There are whole host of additional conditions that may be classified as depression but are more accurately considered categories of their own. Poor self-esteem is a very real problem that may resemble depression. Some cases of depression may be constitutional in the sense that it can be very difficult for a mild mannered person by temperament to express anger or to stand up for him or herself - and this can lead to depression. Teenagers who have undergone growth spurts often experience strong fatigue, which may be mistakenly labeled as depression. Likewise, it is not unusual for a person who has never fully recovered from a bout of mononucleosis to be lumped into the depression category.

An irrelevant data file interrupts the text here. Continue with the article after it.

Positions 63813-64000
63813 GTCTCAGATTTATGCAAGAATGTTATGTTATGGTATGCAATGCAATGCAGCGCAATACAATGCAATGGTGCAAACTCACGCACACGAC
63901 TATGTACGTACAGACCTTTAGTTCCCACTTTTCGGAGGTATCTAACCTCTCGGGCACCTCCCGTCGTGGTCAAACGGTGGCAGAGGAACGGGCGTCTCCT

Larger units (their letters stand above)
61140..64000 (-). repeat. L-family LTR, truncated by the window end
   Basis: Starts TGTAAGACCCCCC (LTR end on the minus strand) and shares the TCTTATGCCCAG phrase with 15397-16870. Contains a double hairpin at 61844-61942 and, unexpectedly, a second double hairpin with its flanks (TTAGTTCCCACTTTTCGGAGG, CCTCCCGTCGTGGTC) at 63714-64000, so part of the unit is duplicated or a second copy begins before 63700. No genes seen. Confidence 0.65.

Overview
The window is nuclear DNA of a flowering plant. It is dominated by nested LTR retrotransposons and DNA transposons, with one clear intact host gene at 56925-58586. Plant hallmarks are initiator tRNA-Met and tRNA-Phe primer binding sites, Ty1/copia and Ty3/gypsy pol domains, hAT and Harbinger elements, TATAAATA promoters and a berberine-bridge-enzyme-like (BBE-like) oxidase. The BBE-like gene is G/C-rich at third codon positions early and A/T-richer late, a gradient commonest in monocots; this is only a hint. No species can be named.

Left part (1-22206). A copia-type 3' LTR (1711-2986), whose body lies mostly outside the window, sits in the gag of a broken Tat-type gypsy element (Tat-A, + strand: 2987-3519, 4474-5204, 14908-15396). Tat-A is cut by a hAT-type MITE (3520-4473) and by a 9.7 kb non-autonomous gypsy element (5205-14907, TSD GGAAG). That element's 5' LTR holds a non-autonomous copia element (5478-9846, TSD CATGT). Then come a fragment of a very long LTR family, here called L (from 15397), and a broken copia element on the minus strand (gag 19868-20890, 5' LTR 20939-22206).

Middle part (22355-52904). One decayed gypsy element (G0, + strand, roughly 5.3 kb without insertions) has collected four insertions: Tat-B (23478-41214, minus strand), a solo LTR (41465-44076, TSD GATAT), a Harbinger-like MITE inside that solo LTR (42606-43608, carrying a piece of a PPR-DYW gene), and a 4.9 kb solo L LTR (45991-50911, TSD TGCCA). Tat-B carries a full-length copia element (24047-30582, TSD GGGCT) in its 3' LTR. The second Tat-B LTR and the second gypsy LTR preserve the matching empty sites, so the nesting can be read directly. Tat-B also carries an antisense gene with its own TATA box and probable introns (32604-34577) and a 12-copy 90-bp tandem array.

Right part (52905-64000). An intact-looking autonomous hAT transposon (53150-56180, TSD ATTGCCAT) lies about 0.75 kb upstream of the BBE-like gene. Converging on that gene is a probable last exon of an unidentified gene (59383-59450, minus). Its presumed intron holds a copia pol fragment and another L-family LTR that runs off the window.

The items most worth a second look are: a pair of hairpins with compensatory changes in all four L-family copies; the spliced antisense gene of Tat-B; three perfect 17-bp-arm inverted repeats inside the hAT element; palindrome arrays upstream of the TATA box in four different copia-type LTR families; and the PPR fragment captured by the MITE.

Many individuals suffer from fatigue, apathy, indifference, or lack of energy for a variety of complex reasons. By default they tend to be labeled as depressed and given antidepressants because the medical system lacks imagination when it comes to understanding these problems. Medical science has little tolerance for the uniqueness and diversity of human suffering and is forever searching for ways to fit the round pegs of human illness into its square diagnostic holes.The one type of depression that may actually represent a form of chemical imbalance
is the kind that comes from organic brain dysfunction such as that which results from a concussion or head trauma. Even then, homeopathic medicine has documented the relationship between head trauma and depression for over 200 years - and the good news is that it has a number of therapeutic options that can relieve such depressions (4).